*Corresponding Author:
Dr. Shoubhi Bhatnagar
406, Private Nimri Colony, Ashok Vihar Phase-IV, New Delhi - 110 052, India.
E-mail: [email protected]

Citation: Bhatnagar S, Kuber R, Shah D, Kulkarni VM. Unilateral closed lip schizencephaly with septo-optic dysplasia. Ann Med Health Sci Res 2014;4:283-5.

Abstract

Schizencephaly is a rare malformation of the central nervous system. Both genetic and non‑genetic etiologies like prenatal infections or ischemia have been postulated. Clinical manifestations most often include varying degrees of developmental delay, motor impairment and seizures. It can be associated with septo‑optic dysplasia (SOD), optic nerve hypoplasia and absence of septum pellucidum, pachygyria, polymicrogyria, heterotopia and arachnoid cysts. We report a case of unilateral closed lip schizencephaly with SOD.

Keywords

Absence of septum pellucidum, Optic nerve hypoplasia, Schizencephaly, Septo-optic dysplasia

Introduction

Schizencephaly is a malformation of cortical development characterized by gray matter lined clefts in the cerebral cortex. It was initially described by Yakovlev and Wadsworth,[1] although descriptions of schizencephaly were first reported in the late 19th century.[2]

In a study conducted by Howe et al. (2012), 38 cases of schizencephaly were identified in 2,567,165 live births and stillbirths, giving a total prevalence of 1.48/100,000 births. It occurs more frequently in infants born to younger mothers and is often associated with septo-optic dysplasia (SOD), suggesting that the two conditions may share a common origin.[3]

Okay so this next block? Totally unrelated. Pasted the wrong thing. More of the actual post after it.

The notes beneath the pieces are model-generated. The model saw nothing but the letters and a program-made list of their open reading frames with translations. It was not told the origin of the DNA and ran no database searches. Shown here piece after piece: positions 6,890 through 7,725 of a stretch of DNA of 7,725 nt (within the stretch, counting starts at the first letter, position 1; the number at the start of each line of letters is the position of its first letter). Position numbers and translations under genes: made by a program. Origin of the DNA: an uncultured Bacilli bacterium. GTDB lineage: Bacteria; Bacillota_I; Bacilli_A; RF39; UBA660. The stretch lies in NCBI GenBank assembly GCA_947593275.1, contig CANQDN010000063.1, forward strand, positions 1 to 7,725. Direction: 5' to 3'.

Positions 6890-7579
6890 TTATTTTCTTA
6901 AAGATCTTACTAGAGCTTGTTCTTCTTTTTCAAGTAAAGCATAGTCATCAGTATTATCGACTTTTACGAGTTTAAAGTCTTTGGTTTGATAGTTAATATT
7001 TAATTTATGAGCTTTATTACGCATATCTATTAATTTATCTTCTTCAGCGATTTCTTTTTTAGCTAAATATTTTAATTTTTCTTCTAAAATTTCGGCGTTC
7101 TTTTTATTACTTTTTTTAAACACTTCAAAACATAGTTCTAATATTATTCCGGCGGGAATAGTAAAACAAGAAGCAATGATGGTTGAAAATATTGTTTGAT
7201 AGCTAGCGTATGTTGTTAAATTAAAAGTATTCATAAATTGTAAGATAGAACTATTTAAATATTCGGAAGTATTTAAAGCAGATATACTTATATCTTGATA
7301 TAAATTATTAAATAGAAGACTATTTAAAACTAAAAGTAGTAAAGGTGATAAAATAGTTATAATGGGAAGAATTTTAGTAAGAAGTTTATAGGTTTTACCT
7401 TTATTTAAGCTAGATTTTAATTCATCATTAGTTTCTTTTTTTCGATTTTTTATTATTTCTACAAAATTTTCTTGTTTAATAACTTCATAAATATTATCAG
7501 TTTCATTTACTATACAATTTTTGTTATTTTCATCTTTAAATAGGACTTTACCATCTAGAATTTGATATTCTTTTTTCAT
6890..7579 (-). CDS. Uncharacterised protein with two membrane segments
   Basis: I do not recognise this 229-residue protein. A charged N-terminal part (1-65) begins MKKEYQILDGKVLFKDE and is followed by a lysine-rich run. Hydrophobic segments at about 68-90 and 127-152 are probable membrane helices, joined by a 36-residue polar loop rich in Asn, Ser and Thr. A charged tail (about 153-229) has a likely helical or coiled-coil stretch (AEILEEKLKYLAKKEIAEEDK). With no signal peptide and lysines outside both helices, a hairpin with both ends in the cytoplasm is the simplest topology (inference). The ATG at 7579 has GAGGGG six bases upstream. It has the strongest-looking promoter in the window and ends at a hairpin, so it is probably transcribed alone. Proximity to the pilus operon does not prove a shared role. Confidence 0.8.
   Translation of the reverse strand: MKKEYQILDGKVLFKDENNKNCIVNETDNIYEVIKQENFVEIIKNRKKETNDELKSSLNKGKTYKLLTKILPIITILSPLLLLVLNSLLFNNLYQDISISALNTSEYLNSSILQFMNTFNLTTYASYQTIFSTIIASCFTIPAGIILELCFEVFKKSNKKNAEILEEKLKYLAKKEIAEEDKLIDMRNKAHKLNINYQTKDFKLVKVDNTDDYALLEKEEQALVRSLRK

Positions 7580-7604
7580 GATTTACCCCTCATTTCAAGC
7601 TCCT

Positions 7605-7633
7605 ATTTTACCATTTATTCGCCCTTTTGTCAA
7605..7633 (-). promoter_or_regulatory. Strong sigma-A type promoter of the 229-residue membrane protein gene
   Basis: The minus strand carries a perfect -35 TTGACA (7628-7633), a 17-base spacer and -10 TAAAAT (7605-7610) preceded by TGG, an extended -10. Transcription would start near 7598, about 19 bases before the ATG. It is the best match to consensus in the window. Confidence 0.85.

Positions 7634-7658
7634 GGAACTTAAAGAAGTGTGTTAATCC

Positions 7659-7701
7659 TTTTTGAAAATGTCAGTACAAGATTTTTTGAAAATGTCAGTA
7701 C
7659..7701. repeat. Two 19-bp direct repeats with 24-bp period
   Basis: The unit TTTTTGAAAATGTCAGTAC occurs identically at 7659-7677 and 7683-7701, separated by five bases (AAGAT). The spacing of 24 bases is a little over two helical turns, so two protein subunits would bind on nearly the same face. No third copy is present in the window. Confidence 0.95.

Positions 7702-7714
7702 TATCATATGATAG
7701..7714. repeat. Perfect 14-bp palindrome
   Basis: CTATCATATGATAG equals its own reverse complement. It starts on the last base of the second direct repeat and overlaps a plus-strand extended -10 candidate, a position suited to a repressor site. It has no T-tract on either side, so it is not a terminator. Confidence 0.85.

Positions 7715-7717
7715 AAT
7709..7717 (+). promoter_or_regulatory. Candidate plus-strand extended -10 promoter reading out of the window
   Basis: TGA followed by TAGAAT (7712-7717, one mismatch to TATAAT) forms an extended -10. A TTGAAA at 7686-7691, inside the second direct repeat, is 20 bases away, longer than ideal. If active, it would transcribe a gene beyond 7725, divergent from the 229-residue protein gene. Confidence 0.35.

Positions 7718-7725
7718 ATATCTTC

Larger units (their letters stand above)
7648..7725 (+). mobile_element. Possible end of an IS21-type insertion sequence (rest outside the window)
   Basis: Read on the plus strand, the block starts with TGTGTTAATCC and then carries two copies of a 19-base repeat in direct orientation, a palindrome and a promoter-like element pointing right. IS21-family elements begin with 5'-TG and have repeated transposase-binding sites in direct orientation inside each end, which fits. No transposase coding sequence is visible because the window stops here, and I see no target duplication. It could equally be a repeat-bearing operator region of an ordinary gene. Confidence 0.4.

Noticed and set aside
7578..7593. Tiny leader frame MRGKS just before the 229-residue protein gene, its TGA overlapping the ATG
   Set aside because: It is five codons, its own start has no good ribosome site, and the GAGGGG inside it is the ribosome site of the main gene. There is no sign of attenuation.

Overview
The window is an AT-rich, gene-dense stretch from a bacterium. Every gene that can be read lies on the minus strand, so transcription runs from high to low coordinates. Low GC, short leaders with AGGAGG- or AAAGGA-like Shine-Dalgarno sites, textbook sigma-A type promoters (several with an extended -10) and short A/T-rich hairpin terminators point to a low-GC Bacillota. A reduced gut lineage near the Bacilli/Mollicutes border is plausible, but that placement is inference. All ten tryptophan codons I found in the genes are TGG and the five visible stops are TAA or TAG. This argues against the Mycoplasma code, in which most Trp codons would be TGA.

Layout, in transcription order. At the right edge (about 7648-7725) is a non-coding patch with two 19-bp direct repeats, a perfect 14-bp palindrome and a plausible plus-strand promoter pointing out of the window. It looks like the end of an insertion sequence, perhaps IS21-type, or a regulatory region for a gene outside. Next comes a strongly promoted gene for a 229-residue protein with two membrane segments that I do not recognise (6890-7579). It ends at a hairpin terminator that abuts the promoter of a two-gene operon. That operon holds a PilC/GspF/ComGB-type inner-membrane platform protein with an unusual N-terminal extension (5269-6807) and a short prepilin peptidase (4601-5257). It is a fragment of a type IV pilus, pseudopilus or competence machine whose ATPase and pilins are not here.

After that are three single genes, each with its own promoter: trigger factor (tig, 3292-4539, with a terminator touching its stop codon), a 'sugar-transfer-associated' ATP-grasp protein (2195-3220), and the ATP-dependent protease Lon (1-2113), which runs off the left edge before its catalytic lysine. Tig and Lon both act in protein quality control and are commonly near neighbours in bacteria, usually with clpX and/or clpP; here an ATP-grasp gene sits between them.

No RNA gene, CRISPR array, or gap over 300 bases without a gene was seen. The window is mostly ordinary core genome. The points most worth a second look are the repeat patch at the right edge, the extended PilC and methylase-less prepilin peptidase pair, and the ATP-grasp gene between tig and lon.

The suspected cause of schizencephaly remains poorly understood. Both genetic and non-genetic etiologies such as viral infections and vascular events have been postulated. Despite the strong suspicion of a genetic etiology for schizencephaly, the majority of cases remain unexplained. Up to 70% of cases of schizencephaly are associated with absent or abnormal septum pellucidum and up to one-fourth of cases fall into the spectrum of SOD. Conversely, nearly half of the patients reported with SOD have schizencephaly.[4]

SOD, previously termed de Morsier syndrome, was first described by Reeves in 1941. It is equally prevalent in both males and females, with reported incidence of 1 in 10,000 live births.[5] The diagnosis of SOD can be made clinically when two or more features of the classical triad of (i) optic nerve hypoplasia, (ii) pituitary hormone abnormalities and (iii) midline brain defects, including agenesis of the septum pellucidum and/or corpus callosum, are present.[6] Isolated features of the triad do not fulfill the diagnostic criteria for SOD; although, debate is on-going as to whether they represent milder cases of the SOD spectrum.[7]

Case Report

Our case was a 30-year-old male patient, known case of seizure disorder since childhood. He presented to us with two episodes of generalized tonic-clonic seizures. Patient had decreased visual acuity (6/12) in both eyes since childhood.